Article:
Section B: Organic Chemistry-I (30 Lectures)

Fundamentals of Organic Chemistry (5 Lectures)

Electronic displacements: inductive effect, resonance and hyperconjugation; cleavage of bonds:
homolytic and heterolytic; structure of organic molecules on the basis of VBT; nucleophiles
electrophiles; reactive intermediates: carbocations, carbanions and free radicals.

Stereochemistry (8 Lectures)
Different types of isomerism; geometrical and optical isomerism; concept of chirality and optical
activity (up to two carbon atoms); asymmetric carbon atom; elements of symmetry (plane and
centre); interconversion of Fischer and Newman representations; enantiomerism and
diastereomerism, meso compounds; threo and erythro, D and L, cis and trans nomenclature; CIP
Rules: R/S (upto 2 chiral carbon atoms) and E/Z nomenclature.

Nucleophilic Substitution and Elimination Reactions (5 Lectures)

Nucleophilic substitutions: SN1 and SN2 reactions; eliminations: E1 and E2 reactions (elementary
mechanistic aspects); Saytzeff and Hofmann eliminations; elimination vs substitution.

Aliphatic Hydrocarbons (12 Lectures)

Functional group approach for the following reactions (preparations & reactions) to be studied in
context to their structures.

Alkanes: (up to 5 Carbons). Preparation: catalytic hydrogenation, Wurtz reaction, Kolbes synthesis,
from Grignard reagent. Reactions: mechanism for free radical substitution: halogenation.

Alkenes: (up to 5 Carbons). Preparation: elimination reactions: dehydration of alcohols and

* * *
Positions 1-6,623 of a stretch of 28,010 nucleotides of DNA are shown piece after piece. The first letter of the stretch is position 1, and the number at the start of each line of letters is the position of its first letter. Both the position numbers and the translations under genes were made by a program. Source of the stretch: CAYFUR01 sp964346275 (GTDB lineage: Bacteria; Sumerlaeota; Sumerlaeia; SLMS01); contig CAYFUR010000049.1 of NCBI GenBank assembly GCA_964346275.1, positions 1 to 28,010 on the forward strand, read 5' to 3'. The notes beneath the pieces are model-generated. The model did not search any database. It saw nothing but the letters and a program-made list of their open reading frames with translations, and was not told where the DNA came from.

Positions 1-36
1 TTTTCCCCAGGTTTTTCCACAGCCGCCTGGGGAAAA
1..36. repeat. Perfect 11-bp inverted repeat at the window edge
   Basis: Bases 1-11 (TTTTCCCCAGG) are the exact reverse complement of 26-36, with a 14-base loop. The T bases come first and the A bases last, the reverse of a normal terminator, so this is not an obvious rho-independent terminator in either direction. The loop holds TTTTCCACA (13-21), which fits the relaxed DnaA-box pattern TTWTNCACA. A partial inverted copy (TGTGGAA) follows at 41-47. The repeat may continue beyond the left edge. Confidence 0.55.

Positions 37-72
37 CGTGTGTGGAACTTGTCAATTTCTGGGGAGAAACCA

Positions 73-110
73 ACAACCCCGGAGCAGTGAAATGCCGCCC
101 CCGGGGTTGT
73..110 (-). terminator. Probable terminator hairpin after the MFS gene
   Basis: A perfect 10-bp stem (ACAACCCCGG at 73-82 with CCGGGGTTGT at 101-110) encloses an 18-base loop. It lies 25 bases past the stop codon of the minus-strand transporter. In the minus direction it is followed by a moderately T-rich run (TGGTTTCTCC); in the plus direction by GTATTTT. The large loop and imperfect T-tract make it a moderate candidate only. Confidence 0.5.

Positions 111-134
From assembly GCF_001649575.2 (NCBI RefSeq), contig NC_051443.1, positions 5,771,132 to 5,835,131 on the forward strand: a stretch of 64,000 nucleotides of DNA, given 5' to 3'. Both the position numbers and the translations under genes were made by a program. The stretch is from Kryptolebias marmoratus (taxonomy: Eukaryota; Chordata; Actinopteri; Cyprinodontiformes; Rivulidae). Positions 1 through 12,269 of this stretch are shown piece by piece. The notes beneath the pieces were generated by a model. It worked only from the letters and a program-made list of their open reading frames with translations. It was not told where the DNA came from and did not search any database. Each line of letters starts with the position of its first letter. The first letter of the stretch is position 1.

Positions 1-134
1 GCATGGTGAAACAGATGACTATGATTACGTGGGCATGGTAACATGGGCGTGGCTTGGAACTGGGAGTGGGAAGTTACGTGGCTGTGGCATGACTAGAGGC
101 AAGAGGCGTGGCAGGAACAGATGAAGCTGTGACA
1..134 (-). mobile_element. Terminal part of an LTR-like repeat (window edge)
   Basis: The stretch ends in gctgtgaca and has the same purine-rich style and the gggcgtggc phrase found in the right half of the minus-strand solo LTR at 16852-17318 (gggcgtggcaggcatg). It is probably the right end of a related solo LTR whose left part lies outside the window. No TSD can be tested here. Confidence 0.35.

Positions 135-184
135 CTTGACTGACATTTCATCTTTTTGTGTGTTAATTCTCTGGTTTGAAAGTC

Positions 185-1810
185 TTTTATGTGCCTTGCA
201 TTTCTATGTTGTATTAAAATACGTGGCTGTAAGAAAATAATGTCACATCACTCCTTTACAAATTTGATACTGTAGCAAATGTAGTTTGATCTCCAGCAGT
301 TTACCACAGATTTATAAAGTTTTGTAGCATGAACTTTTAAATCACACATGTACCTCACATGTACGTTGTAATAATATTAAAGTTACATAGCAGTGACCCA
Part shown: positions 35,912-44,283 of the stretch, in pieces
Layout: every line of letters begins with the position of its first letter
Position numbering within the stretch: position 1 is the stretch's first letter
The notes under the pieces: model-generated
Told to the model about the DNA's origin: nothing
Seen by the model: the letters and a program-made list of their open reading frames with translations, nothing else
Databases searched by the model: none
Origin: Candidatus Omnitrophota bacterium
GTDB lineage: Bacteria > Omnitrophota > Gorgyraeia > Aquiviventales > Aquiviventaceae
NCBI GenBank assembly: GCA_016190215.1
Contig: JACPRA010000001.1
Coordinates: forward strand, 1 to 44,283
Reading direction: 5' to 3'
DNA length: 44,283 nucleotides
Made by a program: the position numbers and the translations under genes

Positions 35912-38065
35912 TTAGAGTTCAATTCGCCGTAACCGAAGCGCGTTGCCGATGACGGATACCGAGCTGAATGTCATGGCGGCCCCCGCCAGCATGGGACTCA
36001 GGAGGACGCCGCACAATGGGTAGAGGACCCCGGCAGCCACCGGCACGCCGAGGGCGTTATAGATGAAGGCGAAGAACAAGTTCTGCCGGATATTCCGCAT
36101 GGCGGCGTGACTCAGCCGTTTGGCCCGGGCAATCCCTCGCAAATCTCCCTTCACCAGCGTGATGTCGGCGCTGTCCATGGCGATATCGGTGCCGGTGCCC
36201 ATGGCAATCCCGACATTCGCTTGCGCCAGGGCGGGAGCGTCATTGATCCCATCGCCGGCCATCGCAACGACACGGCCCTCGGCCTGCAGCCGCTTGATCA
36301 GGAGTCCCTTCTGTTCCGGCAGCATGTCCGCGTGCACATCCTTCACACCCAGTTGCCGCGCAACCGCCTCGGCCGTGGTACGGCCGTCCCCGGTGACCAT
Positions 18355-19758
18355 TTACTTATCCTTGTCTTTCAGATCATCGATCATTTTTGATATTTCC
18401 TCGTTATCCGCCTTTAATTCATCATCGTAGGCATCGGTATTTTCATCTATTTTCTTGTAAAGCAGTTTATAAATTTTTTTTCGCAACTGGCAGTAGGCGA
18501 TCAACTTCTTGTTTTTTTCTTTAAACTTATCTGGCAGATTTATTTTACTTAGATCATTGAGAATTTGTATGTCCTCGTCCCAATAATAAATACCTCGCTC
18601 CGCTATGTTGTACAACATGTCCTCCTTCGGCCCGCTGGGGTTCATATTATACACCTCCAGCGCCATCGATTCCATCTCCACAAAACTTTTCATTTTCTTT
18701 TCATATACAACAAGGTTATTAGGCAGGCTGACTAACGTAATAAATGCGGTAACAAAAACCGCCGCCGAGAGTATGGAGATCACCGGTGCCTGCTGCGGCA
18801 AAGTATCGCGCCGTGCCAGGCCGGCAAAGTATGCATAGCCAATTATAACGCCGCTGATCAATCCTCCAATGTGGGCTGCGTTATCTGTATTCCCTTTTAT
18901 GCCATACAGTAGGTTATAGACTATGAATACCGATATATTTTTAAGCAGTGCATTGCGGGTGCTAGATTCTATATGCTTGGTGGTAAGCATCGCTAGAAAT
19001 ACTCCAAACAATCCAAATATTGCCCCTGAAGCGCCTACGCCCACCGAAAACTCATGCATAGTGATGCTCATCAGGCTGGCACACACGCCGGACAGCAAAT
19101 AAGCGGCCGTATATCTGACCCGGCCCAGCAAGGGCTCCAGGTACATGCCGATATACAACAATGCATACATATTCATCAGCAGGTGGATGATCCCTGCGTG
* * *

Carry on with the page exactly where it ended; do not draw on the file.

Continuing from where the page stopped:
dehydrohalogenation of alkyl halides; cis alkenes (partial catalytic hydrogenation) and trans alkenes
(Birch reduction). Reactions: cis-addition (alkaline KMnO4) and trans-addition (bromine) with
mechanism, addition of HX [Markownikoffs (with mechanism) and anti-Markownikoffs addition],
hydration, ozonolysis, oxymercuration-demercuration and hydroboration-oxidation reaction.

Alkynes: (up to 5 Carbons). Preparation: acetylene from CaC2 and conversion into higher alkynes; by
dehalogenation of tetra halides and dehydrohalogenation of vicinal dihalides.

Reactions: formation of metal acetylides, addition of bromine and alkaline KMnO4, ozonolysis and
oxidation with hot alkaline KMnO4.

Reference Books:
1. Lee, J.D. Concise Inorganic Chemistry ELBS, 1991.
2. Cotton, F.A., Wilkinson, G. & Gaus, P.L. Basic Inorganic Chemistry, 3rd ed., Wiley.
3. Douglas, B.E., McDaniel, D.H. & Alexander, J.J. Concepts and Models in Inorganic Chemistry, John
Wiley & Sons.
4. Huheey, J.E., Keiter, E.A., Keiter, R.L. & Medhi, O.K. Inorganic Chemistry: Principles of Structure and